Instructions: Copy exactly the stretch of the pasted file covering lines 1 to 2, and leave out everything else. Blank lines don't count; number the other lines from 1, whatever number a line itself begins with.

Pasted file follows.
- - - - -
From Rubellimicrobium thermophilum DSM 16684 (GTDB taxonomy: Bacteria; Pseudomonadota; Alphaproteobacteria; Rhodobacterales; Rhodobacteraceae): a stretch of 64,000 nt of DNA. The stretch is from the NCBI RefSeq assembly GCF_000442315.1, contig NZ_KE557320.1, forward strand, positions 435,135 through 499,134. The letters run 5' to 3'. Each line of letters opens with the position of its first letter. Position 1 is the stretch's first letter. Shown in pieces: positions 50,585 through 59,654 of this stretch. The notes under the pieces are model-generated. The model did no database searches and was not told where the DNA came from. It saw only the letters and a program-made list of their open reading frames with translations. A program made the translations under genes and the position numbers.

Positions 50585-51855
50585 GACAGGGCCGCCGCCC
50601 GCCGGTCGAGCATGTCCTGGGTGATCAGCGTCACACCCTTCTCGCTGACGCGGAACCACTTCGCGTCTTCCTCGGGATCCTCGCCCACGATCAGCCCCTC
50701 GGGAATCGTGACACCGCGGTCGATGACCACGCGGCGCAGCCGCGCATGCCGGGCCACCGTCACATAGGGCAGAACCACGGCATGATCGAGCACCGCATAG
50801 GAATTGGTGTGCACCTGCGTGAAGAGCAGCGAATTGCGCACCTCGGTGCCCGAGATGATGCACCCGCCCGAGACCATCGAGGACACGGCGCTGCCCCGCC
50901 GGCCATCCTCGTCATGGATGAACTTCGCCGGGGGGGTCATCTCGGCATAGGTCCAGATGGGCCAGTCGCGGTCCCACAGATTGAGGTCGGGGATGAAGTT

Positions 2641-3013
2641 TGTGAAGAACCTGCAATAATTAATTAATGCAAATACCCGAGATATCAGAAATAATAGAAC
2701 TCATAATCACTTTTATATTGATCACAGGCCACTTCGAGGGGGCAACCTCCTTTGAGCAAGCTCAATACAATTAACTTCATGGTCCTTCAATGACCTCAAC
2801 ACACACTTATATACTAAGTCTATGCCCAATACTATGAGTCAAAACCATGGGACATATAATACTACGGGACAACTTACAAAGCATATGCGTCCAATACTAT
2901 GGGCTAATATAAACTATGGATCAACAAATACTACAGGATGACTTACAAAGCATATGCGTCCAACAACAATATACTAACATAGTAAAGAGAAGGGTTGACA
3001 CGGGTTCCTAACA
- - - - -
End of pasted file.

From Rubellimicrobium thermophilum DSM 16684 (GTDB taxonomy: Bacteria; Pseudomonadota; Alphaproteobacteria; Rhodobacterales; Rhodobacteraceae): a stretch of 64,000 nt of DNA. The stretch is from the NCBI RefSeq assembly GCF_000442315.1, contig NZ_KE557320.1, forward strand, positions 435,135 through 499,134. The letters run 5' to 3'. Each line of letters opens with the position of its first letter. Position 1 is the stretch's first letter. Shown in pieces: positions 50,585 through 59,654 of this stretch. The notes under the pieces are model-generated. The model did no database searches and was not told where the DNA came from. It saw only the letters and a program-made list of their open reading frames with translations. A program made the translations under genes and the position numbers.

Positions 50585-51855